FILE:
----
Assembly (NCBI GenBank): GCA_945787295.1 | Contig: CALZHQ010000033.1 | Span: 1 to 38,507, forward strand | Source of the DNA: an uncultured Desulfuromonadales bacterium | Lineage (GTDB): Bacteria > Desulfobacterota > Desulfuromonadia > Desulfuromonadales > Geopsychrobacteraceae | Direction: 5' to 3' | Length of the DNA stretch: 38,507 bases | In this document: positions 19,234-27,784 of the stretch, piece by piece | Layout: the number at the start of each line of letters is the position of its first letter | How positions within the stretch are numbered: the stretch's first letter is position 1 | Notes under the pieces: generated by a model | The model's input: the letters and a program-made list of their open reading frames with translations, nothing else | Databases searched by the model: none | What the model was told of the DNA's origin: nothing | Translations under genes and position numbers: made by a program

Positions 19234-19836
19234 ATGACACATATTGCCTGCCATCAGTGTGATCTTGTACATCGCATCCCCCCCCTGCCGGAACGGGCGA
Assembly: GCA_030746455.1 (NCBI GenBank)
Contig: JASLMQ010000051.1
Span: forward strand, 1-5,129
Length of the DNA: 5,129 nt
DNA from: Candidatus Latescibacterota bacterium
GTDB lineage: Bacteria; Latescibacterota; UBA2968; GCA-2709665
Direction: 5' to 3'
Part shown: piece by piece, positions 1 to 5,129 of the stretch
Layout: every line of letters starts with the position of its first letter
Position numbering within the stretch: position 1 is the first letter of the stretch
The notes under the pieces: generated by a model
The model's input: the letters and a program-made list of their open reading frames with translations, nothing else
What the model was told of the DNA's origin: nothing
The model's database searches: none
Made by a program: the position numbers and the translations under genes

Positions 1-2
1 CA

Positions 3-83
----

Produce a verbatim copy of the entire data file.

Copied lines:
Assembly (NCBI GenBank): GCA_945787295.1 | Contig: CALZHQ010000033.1 | Span: 1 to 38,507, forward strand | Source of the DNA: an uncultured Desulfuromonadales bacterium | Lineage (GTDB): Bacteria > Desulfobacterota > Desulfuromonadia > Desulfuromonadales > Geopsychrobacteraceae | Direction: 5' to 3' | Length of the DNA stretch: 38,507 bases | In this document: positions 19,234-27,784 of the stretch, piece by piece | Layout: the number at the start of each line of letters is the position of its first letter | How positions within the stretch are numbered: the stretch's first letter is position 1 | Notes under the pieces: generated by a model | The model's input: the letters and a program-made list of their open reading frames with translations, nothing else | Databases searched by the model: none | What the model was told of the DNA's origin: nothing | Translations under genes and position numbers: made by a program

Positions 19234-19836
19234 ATGACACATATTGCCTGCCATCAGTGTGATCTTGTACATCGCATCCCCCCCCTGCCGGAACGGGCGA
Assembly: GCA_030746455.1 (NCBI GenBank)
Contig: JASLMQ010000051.1
Span: forward strand, 1-5,129
Length of the DNA: 5,129 nt
DNA from: Candidatus Latescibacterota bacterium
GTDB lineage: Bacteria; Latescibacterota; UBA2968; GCA-2709665
Direction: 5' to 3'
Part shown: piece by piece, positions 1 to 5,129 of the stretch
Layout: every line of letters starts with the position of its first letter
Position numbering within the stretch: position 1 is the first letter of the stretch
The notes under the pieces: generated by a model
The model's input: the letters and a program-made list of their open reading frames with translations, nothing else
What the model was told of the DNA's origin: nothing
The model's database searches: none
Made by a program: the position numbers and the translations under genes

Positions 1-2
1 CA

Positions 3-83